By Erin Freeman | Lynnwood Times Staff

OLYMPIA, Wash., January 22, 2021 – Washington’s state legislature began its 2021 session on Monday, January 11, with a few housing-related bills receiving hearings in the Senate Housing & Local Government Committee, including one that would allow cities to levy taxes on short-term rentals to fund affordable housing programs.  The first public hearing was on January 13.

Headshot of Senator Liz Lovelett, representative of the 40th Legislative District. Photo Courtesy of Skagit County.

Introduced by Senator Liz Lovelett (LD40 D) from the 40th legislative district, Senate Bill (SB) 5012 would provide local governments with affordable housing funding by allowing them to levy up to 10 percent of a special excise tax on short-term rentals facilitated through an “internet-based platform” such as Airbnb.

A provision allows local governments to retain up to 5% of the revenue collected to administer these affordable housing programs.  

If passed, revenues from this tax must be used for operating and capital costs of affordable housing programs, including homeless housing assistance, temporary shelters, or related services. Cities and counties also may contract with nonprofits or public housing authorities for these programs and services. 

“[SB 5012] underscores the challenges we have, particularly in small municipalities, to open up any part of the budget in order to pay for affordable housing out of their normal general fund,” Lovelett commented.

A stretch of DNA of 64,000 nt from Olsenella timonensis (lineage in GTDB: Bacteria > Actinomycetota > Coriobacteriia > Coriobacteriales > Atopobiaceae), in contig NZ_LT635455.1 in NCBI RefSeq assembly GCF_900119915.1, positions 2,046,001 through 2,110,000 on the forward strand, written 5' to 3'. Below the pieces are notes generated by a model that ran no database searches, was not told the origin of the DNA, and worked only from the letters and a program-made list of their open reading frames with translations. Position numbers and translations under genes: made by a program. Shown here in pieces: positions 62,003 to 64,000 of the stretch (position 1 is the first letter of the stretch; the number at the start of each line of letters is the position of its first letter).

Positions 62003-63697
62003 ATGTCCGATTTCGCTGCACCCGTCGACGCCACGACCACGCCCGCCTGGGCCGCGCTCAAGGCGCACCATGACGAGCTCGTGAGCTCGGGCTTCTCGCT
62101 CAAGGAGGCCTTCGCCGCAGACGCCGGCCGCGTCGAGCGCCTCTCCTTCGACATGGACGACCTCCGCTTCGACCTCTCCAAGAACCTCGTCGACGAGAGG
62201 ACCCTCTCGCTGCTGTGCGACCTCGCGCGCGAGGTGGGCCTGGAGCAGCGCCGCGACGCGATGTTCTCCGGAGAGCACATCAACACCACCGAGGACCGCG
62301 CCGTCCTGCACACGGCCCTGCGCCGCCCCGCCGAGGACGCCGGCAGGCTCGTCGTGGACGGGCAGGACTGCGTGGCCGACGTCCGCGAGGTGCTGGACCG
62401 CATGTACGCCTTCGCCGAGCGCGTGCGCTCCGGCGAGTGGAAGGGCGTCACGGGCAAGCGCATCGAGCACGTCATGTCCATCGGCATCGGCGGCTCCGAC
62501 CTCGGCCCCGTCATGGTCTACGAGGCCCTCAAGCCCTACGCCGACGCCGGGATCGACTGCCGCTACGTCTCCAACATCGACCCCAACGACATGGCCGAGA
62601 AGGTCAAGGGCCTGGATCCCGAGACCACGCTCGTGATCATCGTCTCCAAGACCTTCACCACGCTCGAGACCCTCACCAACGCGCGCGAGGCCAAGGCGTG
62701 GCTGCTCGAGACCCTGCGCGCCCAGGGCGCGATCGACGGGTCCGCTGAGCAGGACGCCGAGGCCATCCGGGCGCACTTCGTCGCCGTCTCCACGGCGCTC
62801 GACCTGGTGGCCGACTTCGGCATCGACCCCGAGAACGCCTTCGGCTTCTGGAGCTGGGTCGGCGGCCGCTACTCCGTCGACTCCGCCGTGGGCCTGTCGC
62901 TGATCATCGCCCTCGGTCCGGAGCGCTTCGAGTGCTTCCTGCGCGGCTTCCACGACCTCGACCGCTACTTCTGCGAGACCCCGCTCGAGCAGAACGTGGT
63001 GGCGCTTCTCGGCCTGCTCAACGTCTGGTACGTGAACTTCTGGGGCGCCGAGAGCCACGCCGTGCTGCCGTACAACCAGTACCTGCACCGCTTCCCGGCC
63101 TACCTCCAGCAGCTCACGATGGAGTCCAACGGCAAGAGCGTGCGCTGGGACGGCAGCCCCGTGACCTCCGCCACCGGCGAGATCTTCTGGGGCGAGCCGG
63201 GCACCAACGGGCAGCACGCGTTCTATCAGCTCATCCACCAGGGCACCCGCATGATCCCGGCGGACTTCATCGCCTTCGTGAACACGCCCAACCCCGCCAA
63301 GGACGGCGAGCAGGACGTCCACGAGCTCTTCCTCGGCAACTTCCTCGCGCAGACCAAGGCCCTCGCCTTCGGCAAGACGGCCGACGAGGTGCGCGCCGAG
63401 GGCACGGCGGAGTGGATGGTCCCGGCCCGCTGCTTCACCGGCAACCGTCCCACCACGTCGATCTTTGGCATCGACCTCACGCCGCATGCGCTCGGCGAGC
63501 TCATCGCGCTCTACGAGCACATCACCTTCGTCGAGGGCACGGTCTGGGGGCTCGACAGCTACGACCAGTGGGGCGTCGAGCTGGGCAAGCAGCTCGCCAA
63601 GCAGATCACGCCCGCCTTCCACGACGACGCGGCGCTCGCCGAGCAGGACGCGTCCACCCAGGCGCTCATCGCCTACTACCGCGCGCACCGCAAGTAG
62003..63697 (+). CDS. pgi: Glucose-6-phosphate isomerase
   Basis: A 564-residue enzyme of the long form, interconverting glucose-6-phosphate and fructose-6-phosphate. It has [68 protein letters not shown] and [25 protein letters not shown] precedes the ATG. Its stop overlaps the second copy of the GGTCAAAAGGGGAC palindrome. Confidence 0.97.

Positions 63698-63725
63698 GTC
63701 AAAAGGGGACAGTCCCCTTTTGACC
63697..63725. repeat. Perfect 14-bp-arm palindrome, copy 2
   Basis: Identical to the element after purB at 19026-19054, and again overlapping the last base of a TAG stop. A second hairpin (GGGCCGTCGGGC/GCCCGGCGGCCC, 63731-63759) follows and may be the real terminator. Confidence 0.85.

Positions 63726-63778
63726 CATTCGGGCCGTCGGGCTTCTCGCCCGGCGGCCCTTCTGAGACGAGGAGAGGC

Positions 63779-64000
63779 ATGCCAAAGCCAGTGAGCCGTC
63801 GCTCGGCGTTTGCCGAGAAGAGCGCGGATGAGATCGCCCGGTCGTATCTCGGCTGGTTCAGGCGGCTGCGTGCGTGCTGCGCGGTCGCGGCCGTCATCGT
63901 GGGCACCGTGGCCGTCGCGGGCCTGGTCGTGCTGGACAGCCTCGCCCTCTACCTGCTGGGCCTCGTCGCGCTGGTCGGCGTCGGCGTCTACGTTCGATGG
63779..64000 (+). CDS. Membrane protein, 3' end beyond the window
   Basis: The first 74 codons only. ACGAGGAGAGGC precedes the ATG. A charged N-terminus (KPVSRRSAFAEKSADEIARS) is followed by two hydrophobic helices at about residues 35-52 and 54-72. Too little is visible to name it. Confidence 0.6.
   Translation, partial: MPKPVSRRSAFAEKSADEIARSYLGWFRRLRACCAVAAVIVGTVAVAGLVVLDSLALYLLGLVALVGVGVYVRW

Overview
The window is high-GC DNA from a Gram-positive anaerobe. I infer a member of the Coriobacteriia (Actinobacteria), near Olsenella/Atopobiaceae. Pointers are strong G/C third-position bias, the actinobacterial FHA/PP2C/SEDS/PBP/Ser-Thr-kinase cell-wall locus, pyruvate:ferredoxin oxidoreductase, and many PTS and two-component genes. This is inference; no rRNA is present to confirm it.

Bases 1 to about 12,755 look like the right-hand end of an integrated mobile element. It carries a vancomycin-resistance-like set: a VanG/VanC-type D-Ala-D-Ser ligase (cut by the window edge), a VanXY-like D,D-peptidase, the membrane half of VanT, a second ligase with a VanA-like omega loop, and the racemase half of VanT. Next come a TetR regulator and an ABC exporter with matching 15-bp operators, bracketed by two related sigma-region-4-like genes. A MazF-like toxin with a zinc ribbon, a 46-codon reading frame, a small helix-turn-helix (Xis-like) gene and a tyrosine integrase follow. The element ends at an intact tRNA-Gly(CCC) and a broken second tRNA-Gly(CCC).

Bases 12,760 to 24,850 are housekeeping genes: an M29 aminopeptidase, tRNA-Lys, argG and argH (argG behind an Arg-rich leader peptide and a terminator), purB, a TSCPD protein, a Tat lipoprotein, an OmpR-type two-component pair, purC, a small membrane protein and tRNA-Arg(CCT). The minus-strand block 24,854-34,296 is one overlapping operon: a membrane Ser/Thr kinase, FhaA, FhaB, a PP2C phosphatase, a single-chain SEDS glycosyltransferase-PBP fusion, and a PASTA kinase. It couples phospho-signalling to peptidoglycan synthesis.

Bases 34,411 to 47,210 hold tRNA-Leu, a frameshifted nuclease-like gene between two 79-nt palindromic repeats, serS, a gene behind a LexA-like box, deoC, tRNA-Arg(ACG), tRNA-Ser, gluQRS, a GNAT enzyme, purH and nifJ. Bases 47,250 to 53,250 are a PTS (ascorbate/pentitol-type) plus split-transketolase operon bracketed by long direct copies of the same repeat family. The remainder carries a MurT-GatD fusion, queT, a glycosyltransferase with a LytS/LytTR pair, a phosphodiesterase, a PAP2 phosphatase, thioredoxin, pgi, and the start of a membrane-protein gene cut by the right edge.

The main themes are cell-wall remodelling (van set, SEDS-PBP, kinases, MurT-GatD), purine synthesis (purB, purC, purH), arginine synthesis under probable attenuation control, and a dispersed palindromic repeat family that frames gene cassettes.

The local revenue impacts of this bill are undetermined, as it is unknown how many local governments would impose it and what levy rate they would choose. However, if all local jurisdictions levy the 10% rate, $31.4 million could potentially be raised and allocated towards affordable housing programs. 

“Again, this is an opt-in local option bill, so if you’re in an area that has a high amount of internet-based rentals and it makes sense for your area, opt-in,” explained Lovelett. “If this is an area of the state where you don’t think it’s appropriate for your on-the-ground circumstances around housing, you don’t have to.”

Sen. Lovelett says she recognizes the concerns regarding the bill circulating from short-term rental landlords in the state using their rentals as a means of passive income and notes additional works needs to be completed, with the potential for adjustments to the tax rate.”

“I left it flexible to be adopted at the local level to determine what threshold makes the most sense for a specific jurisdiction.” 

Currently, Washington state imposes an excise tax of 6.5% on lodging and similar short-term accommodations. In addition to sales taxes, cities and counties can also impose additional local excise taxes on lodging of up to 2%, commonly referred to as the hotel/motel tax. 

Erin Freeman

I graduated from Washington State University in 2019 with a Bachelor of Arts in English with a specialization in rhetoric and professional writing. I also received a minor in political science. I joined the Lynnwood Times in February of 2020. To me, community newspapers affirm a sense of community by connecting people through the coverage of local stories and current events.

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